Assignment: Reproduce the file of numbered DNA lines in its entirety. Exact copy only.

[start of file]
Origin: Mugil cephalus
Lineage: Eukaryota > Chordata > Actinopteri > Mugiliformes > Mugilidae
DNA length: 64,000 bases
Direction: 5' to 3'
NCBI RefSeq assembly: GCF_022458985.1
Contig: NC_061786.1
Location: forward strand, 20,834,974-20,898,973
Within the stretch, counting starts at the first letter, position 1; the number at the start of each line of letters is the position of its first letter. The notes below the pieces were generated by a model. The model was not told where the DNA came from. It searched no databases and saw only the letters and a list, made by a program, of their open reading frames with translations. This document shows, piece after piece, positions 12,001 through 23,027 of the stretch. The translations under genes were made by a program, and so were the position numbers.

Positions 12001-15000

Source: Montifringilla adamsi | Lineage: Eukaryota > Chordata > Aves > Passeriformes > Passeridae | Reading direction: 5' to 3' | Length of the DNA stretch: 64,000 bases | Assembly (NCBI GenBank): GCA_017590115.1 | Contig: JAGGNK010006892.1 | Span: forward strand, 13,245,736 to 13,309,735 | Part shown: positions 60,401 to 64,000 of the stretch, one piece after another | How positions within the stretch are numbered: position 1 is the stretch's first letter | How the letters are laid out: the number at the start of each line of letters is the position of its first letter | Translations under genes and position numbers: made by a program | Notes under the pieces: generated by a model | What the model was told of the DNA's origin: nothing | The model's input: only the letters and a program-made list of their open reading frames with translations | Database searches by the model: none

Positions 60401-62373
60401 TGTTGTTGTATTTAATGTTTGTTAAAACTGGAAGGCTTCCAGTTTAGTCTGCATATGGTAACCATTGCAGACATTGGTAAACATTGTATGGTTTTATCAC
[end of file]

Origin: Mugil cephalus
Lineage: Eukaryota > Chordata > Actinopteri > Mugiliformes > Mugilidae
DNA length: 64,000 bases
Direction: 5' to 3'
NCBI RefSeq assembly: GCF_022458985.1
Contig: NC_061786.1
Location: forward strand, 20,834,974-20,898,973
Within the stretch, counting starts at the first letter, position 1; the number at the start of each line of letters is the position of its first letter. The notes below the pieces were generated by a model. The model was not told where the DNA came from. It searched no databases and saw only the letters and a list, made by a program, of their open reading frames with translations. This document shows, piece after piece, positions 12,001 through 23,027 of the stretch. The translations under genes were made by a program, and so were the position numbers.

Positions 12001-15000

Source: Montifringilla adamsi | Lineage: Eukaryota > Chordata > Aves > Passeriformes > Passeridae | Reading direction: 5' to 3' | Length of the DNA stretch: 64,000 bases | Assembly (NCBI GenBank): GCA_017590115.1 | Contig: JAGGNK010006892.1 | Span: forward strand, 13,245,736 to 13,309,735 | Part shown: positions 60,401 to 64,000 of the stretch, one piece after another | How positions within the stretch are numbered: position 1 is the stretch's first letter | How the letters are laid out: the number at the start of each line of letters is the position of its first letter | Translations under genes and position numbers: made by a program | Notes under the pieces: generated by a model | What the model was told of the DNA's origin: nothing | The model's input: only the letters and a program-made list of their open reading frames with translations | Database searches by the model: none

Positions 60401-62373
60401 TGTTGTTGTATTTAATGTTTGTTAAAACTGGAAGGCTTCCAGTTTAGTCTGCATATGGTAACCATTGCAGACATTGGTAAACATTGTATGGTTTTATCAC